Design hindsight from the tail-gunner position of a WWII bomber, Part one

Mort Hans -December 10, 2012

Commentary by Senior Technical Editor, Steve Taranovich

There are a plethora of technical articles showing designers how to develop good circuits and systems reliably, but there exist very few that outline the possible pitfalls, difficult design compromises and the thought process that goes into decisions to take one direction over another at a design crossroad.

The following discussion, research and analysis by Mort Hans, brings to light the events and history leading up to a design to meet a need by the WWII military to provide a critical product for their bombers.

It is an unusual story because it’s not about a successful program, but an unsuccessful one. Unsuccessful, probably primarily because of its complexity and unreliability. Thanks to Hans’ research and tenacity to find people who tested and were involved in the design, he has pieced together a great tutorial to which all designers need to take note.

Part one of this article will cover the Introduction and background of the project, the bomber platforms for which it was designed and the Sperry Central Station Computer and the P-4 Computer outline.

Part two will delve deeply into the P-4 Description and analysis of impending problems, restoration at the CAM (Cradle of Aviation Museum), Appexdix and summary of the Fire Control System.

We want to again thank the CAM, Josh Stoff (Collections Curator) and Mort Hans who have a rich history of Long Island’s part in aviation history displayed. Hans also has a collection and memories of his broad background experiences as a designer which he has eagerly shared with EDN’s readers over the last year like the Slideshow: Slide rules and charts - a personal collection and Aircraft simulator challenges at the Cradle of Aviation Museum

When in the Long Island NY area, it would be worth your while to visit the Cradle of Aviation Museum It’s an awesome place for children and adults. Fly an actual simulator, visit the JetBlue Sky Theater Planetarium or just enjoy a tour of Long Island Aviation with one of the expert volunteers made up of many former engineers and experts who worked in the aviation industry.


When The Cradle of Aviation Museum (CAM) first acquired the Sperry Gyroscope Company’s P-4 analog computer in the spring of 2004, my goal was to find out what it was and then to prepare it for display.  At first glance, with its periscope sights, it seemed that it belonged in a naval museum’s display of a submarine’s conning tower rather than in an aviation museum’s display of a World War II computer and gun sight. 

As I began to research the origin of the P-4 analog computer, I learned that (a), the computer was originally designed as part of a central fire control system for the remote control of bomber gun turrets primarily for the B-29 and B-32 bombers to be built by Sperry and General Electric (as backup) and that (b), ultimately the Sperry contracts were cancelled and the production contracts awarded to General Electric (GE). 

I was curious as to why the Sperry contracts were cancelled so I added finding out as another objective.  In a corporate brochure, The Story of the Sperry Corporation, the reason for the cancellation was attributed to the (Air Force’s) decision, to adopt local stabilized control, without mention of the technical problems or unsatisfactory performance of the turrets and periscope sights.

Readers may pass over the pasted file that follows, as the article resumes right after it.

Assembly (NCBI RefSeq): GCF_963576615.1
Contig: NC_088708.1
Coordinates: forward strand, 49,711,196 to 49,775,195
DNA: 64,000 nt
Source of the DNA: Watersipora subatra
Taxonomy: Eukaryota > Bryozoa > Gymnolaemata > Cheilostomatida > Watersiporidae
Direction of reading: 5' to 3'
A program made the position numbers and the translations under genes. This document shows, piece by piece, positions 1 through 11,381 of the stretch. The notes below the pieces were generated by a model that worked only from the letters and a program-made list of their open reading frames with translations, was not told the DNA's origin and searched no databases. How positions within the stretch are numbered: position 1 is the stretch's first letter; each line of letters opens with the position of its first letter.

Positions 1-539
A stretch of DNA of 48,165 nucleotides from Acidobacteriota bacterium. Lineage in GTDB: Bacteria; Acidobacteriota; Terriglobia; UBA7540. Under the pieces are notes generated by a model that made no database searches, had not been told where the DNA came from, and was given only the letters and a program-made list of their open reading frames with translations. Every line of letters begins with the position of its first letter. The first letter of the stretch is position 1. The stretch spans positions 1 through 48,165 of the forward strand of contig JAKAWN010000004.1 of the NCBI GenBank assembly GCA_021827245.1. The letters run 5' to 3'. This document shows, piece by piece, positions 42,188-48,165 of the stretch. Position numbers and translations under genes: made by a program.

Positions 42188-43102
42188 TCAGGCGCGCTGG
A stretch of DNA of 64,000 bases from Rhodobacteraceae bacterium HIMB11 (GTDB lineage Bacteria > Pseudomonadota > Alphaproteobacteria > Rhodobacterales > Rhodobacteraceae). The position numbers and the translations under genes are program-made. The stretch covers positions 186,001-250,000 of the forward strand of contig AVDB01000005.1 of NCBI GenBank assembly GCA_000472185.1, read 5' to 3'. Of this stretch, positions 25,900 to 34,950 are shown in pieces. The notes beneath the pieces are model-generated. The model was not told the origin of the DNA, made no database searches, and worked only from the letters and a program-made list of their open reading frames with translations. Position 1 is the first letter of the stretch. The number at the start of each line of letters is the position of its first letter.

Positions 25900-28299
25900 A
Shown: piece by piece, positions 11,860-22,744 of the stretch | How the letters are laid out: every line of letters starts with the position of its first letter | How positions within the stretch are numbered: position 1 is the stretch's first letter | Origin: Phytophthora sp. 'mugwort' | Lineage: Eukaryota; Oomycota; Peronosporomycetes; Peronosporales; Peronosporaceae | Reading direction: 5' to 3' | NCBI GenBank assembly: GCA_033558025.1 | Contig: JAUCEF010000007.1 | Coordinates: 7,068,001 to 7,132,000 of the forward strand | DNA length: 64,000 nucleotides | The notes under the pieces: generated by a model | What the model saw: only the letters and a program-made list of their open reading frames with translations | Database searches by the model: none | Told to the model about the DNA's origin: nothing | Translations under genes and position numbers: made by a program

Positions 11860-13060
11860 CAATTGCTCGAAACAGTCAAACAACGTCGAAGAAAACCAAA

When this report was originally completed in February 2005, I was unaware that the Sperry Central Station Computer System had been the subject of a case study by the Air Force.  The Sperry system, it turns out, was one of a number of case history studies commissioned by the Air Force after the close of World War II.  Their purpose was to examine various Research and Development (R&D) projects conducted by both the Air Force and its contractors based on reviews of original project documents.  No information could be found as to how a case history was selected.  Were they only failed research and development projects?   

Or, were they also selected in terms of the lessons to be learned in order to improve the outcomes of future R&D projects?

A microfilm copy of the Sperry system case history, compiled by the Historical Office, Air Force Materiel Command, at Wright Field was obtained a month after the report was written.  The case history, 257 pages in length, consists of three parts: a summary of the overall project referencing original documents, a summary of the contents of each referenced document and a copy of the original file documents. The report isn’t dated, but one security declassification page is dated January 17, 1950. 

After reviewing the Sperry Case History File, I thought it would be instructive to add a new introduction to my original report and to include the case history summary as an appendix.  This would permit the reader to see for himself the importance of working from source material, whenever possible, rather than relying on dimming memories and material published at a much later date; in this instance, a half-century later.  I thought it would also be helpful if some of the key facts in the summary were presented at the beginning so that the reader would have a reference in seeing for himself how facts and events sometimes change over time in their retelling.  Thus, the differences between the conclusions in my original report and the facts as they emerge in the case history would be apparent.   

Next: Key facts

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